Illustration of a bird perched on a scale of justice

To Kill a Mockingbird

by Harper Lee

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What adjectives would you use to describe characters in To Kill a Mockingbird? 

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Atticus: Morally-upright, courageous, tolerant.

  • Atticus is a man of integrity who shows others respect, regardless of race, social class, or gender. He courageously stands up to a lynch mob and defends Tom Robinson in front of a prejudiced jury. He exercises his tolerance by overlooking people's flaws and sympathizes with their circumstances.

Scout:Curious, short-tempered, observant.

  • Scout continually inquires about the world around her and takes note of how people act throughout her community. She develops perspective after witnessing Tom Robinson's trial and begins to perceive the overt prejudice in her community. Towards the beginning of the story, Scout is portrayed as a hothead with a short-temper. She gets into several physical altercations throughout the novel until she learns self-control.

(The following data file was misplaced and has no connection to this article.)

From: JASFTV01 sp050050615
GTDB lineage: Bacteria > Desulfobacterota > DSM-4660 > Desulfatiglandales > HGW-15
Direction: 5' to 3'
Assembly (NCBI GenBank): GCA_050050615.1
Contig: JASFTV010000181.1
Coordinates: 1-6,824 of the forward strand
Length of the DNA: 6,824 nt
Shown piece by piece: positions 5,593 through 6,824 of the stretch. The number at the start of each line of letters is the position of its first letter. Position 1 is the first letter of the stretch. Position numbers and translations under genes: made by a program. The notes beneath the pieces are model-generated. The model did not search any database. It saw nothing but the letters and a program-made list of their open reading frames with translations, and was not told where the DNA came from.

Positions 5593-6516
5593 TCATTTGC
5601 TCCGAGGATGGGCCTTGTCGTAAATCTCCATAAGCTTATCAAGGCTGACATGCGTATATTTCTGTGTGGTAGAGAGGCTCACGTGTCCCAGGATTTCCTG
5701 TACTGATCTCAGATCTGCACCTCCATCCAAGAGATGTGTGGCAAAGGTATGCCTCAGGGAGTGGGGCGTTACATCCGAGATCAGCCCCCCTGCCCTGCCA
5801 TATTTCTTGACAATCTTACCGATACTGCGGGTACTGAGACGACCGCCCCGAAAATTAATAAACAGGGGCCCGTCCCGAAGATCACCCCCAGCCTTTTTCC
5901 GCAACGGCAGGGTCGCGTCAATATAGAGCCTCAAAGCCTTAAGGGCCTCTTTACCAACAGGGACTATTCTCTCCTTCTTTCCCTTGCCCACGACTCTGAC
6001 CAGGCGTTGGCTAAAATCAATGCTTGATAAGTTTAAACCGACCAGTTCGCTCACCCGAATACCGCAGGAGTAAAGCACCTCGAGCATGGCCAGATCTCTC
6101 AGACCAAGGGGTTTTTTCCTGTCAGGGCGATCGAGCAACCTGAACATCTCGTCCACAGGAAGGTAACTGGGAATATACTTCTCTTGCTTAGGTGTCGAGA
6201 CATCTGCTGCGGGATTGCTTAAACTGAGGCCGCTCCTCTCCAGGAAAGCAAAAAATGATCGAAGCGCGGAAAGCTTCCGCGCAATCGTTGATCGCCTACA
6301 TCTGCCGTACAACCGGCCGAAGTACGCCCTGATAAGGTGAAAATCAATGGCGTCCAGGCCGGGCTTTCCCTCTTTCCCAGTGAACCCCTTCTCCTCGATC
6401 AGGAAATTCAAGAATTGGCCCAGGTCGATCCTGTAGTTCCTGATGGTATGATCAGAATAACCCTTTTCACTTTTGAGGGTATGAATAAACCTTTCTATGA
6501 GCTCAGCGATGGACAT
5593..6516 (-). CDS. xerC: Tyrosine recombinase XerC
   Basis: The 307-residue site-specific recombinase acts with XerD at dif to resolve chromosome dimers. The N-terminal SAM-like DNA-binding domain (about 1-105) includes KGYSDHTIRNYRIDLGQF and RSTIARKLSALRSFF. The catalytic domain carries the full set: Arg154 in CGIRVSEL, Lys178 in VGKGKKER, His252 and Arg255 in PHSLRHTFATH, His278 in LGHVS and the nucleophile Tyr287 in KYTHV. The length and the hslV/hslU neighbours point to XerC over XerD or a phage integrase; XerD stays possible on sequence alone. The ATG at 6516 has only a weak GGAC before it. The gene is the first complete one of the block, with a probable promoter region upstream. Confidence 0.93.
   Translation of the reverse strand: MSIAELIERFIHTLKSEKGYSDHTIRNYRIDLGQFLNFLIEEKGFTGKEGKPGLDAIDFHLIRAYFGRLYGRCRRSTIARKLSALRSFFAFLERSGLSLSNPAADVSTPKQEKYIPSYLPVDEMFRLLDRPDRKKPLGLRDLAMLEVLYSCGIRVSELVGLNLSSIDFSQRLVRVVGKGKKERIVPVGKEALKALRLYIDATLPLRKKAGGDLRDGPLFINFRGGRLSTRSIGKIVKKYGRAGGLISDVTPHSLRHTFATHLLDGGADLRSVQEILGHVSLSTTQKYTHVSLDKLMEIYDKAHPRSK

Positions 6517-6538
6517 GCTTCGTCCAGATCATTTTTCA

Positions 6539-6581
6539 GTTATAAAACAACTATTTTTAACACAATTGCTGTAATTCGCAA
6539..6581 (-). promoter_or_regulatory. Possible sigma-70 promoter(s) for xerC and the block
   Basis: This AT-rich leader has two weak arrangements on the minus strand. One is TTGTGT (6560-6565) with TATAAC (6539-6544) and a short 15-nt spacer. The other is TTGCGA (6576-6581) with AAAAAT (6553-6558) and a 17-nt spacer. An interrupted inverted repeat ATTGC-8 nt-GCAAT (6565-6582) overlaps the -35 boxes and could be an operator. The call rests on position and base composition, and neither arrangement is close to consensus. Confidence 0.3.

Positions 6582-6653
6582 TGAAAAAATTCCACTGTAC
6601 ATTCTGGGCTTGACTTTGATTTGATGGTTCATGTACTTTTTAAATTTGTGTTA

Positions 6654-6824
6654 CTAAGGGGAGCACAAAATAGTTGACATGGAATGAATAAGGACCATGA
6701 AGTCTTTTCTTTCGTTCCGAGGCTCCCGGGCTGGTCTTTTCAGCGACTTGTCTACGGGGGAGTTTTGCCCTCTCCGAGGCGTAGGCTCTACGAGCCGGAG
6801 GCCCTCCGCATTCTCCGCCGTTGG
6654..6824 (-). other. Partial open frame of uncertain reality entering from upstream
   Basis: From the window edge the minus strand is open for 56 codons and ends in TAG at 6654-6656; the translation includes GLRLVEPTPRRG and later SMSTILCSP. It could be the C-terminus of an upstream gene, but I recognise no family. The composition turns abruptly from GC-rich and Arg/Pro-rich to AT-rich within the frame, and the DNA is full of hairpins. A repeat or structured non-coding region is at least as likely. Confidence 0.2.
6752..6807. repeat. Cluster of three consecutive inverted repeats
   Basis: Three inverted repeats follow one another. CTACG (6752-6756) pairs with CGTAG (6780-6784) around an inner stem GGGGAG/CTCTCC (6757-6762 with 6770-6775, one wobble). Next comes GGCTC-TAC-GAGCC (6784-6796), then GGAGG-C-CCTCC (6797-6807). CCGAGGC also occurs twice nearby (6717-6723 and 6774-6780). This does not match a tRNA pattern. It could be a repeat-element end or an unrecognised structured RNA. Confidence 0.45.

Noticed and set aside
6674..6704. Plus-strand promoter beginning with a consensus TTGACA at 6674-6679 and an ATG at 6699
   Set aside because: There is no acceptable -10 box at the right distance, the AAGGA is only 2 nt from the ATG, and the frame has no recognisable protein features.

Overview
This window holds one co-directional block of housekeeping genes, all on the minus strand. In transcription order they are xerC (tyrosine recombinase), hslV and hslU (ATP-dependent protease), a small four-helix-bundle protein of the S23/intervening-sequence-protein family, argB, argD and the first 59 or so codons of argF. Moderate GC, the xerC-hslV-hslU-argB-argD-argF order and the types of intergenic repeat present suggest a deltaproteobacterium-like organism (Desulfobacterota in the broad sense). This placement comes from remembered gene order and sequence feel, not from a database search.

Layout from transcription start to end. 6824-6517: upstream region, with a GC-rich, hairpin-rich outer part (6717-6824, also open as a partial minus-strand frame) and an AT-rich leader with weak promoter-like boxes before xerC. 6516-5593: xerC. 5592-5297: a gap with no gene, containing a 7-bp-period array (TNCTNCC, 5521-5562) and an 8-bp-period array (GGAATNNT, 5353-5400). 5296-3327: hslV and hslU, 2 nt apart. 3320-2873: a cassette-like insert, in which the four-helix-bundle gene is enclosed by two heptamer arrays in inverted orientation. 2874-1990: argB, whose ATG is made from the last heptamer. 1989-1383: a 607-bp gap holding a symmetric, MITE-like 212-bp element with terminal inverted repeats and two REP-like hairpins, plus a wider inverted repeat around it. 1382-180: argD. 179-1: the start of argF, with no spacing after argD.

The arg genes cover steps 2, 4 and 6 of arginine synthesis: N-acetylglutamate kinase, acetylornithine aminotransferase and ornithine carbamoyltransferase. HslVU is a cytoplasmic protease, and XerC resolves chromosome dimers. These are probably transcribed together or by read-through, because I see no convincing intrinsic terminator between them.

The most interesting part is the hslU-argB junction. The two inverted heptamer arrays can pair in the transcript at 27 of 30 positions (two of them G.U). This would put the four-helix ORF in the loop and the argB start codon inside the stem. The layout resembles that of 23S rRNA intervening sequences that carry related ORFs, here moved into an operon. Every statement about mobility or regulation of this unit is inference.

Jem:Respectful, loyal, imaginative.

  • Jem has a huge imagination, which he displays during his fantastic descriptions of Boo Radley towards the beginning of the novel. Jem abides by his father's rules and is a relatively respectful child. He listens to his father's lessons and develops into a morally-upright individual like Atticus. Jem displays his loyalty by refusing to leave his father's side when the lynch mob arrives outside of the Maycomb jail and also attempts to defend Scout during Bob Ewell's attack.

Calpurnia:Strict, educated, proud.

  • Calpurnia continually chastises Scout for her rude behavior towards the beginning of the novel and makes sure that Scout obeys her directives. Unlike the majority of the black community, Cal is literate and even teaches Scout how to write. Calpurnia is also a proud woman, who refuses to allow Jem and Scout to enter First Purchase African M.E. Church without looking presentable.

Aunt Alexandra:Prejudiced and judgemental.

  • Aunt Alexandra is prejudiced against lower-class citizens and black people throughout the novel. She refuses to allow Scout to visit Calpurnia's home and does not want her to be friends with Walter Cunningham Jr. Alexandra also criticizes Scout for her attire and tomboy personality. She believes that Scout should act more feminine and learn to socialize with other females.

Dill:Storyteller and talented.